IN SPITE of a promising start to the winter cropping season in south-eastern Australia, the nation as a whole is looking down the barrel of a third consecutive below average year in terms of production.
This is the view of Rabobank senior grains and oilseeds analyst Cheryl Kalisch Gordon who was the co-author of the bank's 2019 Winter Crop Outlook.
Dr Kalisch Gordon said a late break in Western Australia, combined with low stored moisture in northern and Queensland, where cropping systems rely heavily on moisture already in the soil profile, was more than enough to make up for the good start in the Riverina and central and eastern Victoria in particular.
With this in mind she has put forward total wheat production of just 18 million tonnes, well below the long term average of around 25m tonnes and only just above last year's 17.1m tonnes which was hit severely by the NSW and Queensland drought.
Dr Kalisch Gordon said total plantings would be up 1 per cent on last year but would still fall a whopping 13pc below the five year average, at 18.4m hectares.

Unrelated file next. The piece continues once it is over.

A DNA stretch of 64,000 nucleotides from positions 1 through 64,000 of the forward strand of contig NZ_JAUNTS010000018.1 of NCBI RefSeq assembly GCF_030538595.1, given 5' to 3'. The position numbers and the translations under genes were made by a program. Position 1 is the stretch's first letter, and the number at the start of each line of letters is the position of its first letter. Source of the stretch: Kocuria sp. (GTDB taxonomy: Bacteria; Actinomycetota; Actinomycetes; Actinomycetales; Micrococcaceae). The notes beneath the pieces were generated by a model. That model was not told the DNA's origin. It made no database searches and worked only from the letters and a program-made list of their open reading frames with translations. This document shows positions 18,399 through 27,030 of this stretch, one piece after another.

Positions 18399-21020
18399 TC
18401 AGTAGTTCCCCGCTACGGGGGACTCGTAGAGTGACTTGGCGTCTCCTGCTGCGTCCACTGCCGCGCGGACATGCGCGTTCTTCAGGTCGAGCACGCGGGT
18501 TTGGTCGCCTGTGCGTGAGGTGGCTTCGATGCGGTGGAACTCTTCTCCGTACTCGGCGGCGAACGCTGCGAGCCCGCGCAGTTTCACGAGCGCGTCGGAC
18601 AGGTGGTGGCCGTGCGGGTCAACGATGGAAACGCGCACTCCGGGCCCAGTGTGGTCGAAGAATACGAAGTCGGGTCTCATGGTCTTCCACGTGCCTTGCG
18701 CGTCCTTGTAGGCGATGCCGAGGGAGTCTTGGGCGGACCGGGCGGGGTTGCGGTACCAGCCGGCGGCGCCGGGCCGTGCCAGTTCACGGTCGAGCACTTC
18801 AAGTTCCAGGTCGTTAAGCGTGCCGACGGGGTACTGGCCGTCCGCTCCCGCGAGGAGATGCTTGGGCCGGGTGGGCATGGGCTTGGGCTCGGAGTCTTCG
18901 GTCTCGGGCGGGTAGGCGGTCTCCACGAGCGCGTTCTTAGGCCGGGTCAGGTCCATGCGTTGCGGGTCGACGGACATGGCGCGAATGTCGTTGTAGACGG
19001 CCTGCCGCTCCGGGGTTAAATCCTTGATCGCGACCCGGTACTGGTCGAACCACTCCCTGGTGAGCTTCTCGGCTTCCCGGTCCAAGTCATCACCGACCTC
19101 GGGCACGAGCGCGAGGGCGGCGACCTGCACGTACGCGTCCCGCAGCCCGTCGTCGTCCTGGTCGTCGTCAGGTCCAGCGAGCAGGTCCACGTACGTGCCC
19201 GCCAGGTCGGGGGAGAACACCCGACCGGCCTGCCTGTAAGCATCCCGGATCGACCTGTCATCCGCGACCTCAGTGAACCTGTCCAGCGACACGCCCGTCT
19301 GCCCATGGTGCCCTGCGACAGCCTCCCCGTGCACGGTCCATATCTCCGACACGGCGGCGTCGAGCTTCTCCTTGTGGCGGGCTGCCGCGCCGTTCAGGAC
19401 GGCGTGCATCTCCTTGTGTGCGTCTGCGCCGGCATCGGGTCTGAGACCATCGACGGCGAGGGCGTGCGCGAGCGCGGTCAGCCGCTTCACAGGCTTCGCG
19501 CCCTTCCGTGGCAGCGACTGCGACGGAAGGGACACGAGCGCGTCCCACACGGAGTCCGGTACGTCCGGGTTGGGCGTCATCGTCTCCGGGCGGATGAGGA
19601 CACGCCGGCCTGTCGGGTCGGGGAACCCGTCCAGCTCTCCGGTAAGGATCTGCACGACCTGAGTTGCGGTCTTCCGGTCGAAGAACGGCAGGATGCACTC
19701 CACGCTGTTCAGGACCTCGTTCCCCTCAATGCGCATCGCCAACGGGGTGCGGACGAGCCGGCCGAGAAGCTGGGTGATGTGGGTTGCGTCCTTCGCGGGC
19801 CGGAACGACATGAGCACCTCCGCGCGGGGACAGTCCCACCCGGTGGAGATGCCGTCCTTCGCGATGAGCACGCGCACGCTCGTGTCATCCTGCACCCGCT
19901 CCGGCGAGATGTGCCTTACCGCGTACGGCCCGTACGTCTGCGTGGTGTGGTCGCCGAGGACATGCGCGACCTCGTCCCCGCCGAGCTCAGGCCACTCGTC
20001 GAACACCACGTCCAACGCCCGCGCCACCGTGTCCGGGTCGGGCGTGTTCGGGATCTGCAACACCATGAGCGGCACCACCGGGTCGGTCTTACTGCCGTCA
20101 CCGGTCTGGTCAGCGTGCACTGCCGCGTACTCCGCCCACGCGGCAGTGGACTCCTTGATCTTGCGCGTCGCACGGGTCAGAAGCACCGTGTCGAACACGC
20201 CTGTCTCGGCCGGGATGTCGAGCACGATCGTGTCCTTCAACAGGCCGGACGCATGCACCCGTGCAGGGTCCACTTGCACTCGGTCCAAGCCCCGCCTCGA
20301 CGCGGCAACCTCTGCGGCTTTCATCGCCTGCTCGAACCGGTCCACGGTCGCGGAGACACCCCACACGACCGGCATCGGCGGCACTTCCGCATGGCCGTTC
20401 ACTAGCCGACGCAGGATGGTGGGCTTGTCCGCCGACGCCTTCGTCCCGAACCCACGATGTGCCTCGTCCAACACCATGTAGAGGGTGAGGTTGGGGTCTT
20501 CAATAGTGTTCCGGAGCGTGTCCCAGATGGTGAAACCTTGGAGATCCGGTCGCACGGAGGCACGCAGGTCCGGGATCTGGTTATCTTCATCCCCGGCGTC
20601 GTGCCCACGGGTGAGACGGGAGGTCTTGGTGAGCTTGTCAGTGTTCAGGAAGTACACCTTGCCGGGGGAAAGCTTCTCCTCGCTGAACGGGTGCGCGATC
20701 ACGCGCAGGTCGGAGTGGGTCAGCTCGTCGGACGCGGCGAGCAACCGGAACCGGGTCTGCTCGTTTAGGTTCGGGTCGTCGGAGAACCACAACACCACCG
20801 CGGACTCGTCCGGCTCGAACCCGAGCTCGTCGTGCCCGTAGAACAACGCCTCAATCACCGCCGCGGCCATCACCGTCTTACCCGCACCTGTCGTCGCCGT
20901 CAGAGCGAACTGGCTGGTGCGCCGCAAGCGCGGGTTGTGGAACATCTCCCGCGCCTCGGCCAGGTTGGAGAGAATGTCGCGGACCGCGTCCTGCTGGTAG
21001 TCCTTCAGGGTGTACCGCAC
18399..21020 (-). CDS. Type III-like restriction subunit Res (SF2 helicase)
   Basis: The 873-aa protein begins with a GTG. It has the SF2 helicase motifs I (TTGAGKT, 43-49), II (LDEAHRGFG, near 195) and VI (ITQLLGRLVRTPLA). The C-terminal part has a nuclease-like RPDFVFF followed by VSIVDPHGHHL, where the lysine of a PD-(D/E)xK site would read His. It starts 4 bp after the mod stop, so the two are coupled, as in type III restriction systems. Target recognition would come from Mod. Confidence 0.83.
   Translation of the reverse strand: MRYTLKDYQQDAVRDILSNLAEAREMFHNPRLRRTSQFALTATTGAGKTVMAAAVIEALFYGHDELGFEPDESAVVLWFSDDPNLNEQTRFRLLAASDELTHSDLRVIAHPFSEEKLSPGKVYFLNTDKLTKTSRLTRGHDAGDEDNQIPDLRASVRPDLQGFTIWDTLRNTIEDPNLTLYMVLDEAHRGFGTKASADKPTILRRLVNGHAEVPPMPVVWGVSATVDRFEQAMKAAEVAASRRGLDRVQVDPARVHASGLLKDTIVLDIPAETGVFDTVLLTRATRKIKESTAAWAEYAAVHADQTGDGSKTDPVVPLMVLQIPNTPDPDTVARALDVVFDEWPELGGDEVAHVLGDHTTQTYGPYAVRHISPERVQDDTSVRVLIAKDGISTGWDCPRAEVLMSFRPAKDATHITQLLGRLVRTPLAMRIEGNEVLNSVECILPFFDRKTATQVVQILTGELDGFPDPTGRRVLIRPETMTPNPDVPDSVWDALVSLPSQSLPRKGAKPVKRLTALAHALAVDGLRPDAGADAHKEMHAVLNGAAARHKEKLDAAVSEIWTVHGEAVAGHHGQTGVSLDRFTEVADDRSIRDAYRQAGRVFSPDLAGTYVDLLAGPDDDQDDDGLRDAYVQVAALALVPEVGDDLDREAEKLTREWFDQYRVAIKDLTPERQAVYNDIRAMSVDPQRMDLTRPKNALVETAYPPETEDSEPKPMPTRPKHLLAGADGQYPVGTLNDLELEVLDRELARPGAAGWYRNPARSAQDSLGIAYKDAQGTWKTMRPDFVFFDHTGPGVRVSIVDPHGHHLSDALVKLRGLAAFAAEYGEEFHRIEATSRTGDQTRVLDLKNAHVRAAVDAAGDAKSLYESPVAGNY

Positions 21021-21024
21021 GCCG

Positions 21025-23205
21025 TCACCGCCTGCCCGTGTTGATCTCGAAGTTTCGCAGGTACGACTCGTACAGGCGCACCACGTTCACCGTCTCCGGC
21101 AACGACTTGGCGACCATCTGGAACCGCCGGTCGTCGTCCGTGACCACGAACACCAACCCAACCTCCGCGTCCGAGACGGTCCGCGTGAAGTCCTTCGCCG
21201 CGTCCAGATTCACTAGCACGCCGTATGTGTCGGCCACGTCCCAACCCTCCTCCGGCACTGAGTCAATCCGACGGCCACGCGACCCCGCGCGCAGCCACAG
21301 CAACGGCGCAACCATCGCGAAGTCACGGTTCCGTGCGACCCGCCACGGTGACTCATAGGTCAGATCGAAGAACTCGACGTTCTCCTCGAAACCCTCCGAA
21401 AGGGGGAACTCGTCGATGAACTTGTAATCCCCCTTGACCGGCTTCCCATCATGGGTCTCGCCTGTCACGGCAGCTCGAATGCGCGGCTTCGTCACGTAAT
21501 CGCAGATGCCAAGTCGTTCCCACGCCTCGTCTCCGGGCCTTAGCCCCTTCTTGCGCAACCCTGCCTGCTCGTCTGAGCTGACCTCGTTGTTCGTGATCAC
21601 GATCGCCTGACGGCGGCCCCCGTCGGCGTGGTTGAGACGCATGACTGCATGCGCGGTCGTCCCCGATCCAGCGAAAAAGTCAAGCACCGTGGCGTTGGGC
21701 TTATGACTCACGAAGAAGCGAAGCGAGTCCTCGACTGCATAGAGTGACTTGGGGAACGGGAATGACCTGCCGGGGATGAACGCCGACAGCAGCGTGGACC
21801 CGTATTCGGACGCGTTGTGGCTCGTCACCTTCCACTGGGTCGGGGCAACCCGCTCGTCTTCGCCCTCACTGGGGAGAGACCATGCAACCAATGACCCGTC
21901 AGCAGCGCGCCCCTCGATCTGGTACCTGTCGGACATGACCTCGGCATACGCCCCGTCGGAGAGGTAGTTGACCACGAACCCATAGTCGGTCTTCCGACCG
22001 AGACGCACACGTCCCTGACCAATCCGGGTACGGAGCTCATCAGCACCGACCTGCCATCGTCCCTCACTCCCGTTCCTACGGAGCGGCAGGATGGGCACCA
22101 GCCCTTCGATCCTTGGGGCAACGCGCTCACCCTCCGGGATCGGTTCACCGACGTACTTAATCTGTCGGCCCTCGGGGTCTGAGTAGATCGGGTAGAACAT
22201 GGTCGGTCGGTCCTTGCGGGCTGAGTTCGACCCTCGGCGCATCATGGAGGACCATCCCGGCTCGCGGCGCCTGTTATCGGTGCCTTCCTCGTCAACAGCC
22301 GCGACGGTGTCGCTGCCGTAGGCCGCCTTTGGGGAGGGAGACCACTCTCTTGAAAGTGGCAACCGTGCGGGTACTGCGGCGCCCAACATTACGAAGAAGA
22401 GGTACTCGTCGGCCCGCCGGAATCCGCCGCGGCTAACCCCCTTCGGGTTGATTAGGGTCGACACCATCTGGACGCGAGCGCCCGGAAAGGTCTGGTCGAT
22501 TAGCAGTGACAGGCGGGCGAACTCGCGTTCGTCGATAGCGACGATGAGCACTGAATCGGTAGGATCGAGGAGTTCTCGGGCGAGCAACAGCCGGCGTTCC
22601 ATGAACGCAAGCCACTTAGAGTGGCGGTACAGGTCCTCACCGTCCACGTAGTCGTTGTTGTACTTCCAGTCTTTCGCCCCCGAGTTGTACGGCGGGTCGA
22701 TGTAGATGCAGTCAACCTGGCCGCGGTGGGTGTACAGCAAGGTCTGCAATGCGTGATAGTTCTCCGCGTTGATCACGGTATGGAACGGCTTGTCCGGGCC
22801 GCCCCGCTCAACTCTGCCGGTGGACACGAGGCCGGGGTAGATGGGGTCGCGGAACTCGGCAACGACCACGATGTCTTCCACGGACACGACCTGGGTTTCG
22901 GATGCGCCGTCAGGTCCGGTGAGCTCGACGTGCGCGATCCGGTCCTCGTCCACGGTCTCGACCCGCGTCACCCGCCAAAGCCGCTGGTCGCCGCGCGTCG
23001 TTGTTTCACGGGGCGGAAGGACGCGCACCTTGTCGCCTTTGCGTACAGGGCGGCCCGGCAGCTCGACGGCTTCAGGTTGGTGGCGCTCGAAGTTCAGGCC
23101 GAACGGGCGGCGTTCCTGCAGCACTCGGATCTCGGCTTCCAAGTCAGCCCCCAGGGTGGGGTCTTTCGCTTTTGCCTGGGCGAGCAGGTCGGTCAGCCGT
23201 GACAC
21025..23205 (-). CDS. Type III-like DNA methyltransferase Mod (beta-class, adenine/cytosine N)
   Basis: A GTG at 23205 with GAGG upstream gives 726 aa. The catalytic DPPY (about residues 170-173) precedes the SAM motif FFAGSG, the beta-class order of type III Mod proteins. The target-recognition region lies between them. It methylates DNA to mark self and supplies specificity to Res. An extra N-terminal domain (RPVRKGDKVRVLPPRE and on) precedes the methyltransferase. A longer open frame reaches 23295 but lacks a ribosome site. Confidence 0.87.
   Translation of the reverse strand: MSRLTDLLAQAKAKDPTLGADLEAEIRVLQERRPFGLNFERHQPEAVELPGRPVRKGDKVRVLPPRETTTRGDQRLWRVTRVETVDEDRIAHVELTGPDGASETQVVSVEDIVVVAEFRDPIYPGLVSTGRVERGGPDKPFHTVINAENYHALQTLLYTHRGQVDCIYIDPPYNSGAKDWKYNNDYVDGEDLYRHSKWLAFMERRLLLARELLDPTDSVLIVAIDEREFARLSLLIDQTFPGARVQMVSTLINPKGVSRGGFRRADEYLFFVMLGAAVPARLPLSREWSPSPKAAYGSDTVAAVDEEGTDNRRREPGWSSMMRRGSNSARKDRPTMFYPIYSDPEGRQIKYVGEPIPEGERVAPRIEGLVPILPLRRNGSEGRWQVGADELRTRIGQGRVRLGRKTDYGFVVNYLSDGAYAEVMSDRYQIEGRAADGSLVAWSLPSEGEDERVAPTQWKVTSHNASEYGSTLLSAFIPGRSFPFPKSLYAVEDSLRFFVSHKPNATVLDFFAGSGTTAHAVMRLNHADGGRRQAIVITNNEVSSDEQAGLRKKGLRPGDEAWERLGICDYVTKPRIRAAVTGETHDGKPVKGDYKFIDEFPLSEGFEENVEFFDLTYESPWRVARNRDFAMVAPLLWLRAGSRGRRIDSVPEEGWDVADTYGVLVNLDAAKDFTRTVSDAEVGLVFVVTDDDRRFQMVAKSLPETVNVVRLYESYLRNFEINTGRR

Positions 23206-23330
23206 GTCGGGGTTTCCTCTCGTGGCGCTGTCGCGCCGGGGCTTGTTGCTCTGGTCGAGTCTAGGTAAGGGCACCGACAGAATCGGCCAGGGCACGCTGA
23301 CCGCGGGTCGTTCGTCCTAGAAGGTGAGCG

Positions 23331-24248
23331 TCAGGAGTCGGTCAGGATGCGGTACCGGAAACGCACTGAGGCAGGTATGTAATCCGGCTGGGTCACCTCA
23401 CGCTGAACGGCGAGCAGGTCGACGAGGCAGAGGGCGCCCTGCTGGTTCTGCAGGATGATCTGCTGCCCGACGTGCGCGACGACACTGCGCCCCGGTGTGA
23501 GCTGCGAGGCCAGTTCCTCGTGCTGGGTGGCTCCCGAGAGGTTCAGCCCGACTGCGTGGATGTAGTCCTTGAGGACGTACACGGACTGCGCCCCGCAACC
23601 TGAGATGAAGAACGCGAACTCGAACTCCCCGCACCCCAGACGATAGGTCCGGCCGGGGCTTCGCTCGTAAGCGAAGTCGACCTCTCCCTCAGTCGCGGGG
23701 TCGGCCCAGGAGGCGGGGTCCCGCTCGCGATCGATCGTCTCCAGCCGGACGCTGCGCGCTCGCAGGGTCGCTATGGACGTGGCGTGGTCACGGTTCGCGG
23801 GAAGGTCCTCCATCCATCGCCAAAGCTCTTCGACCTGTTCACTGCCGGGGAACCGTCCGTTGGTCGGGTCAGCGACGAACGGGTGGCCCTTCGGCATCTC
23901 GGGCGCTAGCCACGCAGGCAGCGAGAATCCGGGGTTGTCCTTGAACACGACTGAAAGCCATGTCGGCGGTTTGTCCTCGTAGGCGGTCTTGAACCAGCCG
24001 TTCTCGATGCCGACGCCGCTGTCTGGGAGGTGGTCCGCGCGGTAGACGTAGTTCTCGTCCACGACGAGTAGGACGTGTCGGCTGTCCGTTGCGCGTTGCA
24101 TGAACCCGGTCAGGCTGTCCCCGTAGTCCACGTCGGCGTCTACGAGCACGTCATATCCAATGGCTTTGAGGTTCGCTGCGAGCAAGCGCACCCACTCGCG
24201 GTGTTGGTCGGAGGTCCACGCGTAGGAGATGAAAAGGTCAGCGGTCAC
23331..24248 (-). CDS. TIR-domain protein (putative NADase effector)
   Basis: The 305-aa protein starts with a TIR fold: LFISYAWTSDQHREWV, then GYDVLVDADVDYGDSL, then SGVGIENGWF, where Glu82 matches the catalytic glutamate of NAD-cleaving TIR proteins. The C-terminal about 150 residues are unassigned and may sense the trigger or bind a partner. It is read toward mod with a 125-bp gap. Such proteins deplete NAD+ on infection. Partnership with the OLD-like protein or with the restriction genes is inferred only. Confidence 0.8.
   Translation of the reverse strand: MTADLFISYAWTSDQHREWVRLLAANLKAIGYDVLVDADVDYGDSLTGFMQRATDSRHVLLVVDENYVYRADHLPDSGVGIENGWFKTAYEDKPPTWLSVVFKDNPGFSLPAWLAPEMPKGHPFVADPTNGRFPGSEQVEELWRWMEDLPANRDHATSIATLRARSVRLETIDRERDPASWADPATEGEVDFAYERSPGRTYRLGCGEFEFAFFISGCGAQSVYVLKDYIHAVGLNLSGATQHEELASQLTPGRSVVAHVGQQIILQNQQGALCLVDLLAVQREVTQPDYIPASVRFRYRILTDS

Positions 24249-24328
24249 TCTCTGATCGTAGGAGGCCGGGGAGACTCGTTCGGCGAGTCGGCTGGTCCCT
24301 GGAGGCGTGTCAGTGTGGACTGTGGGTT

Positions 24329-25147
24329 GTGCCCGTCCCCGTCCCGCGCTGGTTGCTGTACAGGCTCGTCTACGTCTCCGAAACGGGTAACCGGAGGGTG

There is concern that the WA crop, which at 17.1m tonnes of total grain, comprised well over half the national all grain winter crop of 30m tonnes, will not be able to pick up the slack as it did this year, due to the poor start limiting upside.
A promising rainband is set to go over the state this weekend but even so, crops will not germinate until mid-June, which places a cap on yield potential.
Dr Kalisch Gordon said this year would likely be a rebalancing between east coast and west coast, after WA did 'most of the heavy lifting' last year.
However, she said it was far from an optimal start for many east coast croppers after the third consecutive below par break in important east coast cropping regions.
"The hottest summer on record and below-average rainfall - on top of two years of below average rainfall - means large areas are experiencing well-below to the-lowest on-record root-zone soil moisture," she said.
Dr Kalisch Gordon also identified parts of South Australia has having their worst start for 150 years.
Victoria and southern NSW are the major bright spots, after heavy May rain made up for what had been the driest start to the year on record for many.
There are now even parts of Victoria's Western District cropping zone where water is laying in paddocks and growers are looking for a fine spell.
In terms of the crop composition, Dr Kalisch Gordon expected there would be a swing into low risk cereal crops at the expense of riskier broadleaf crops such as pulses and oilseeds.
She said the pricing dynamic made switching to cereals where possible an easy decision.
"The pivot towards more wheat and barley that we saw last season is expected to be followed again this year, due to the higher local prices we have in cereals and their less risky production dynamics when there are uncertain seasonal conditions," she said.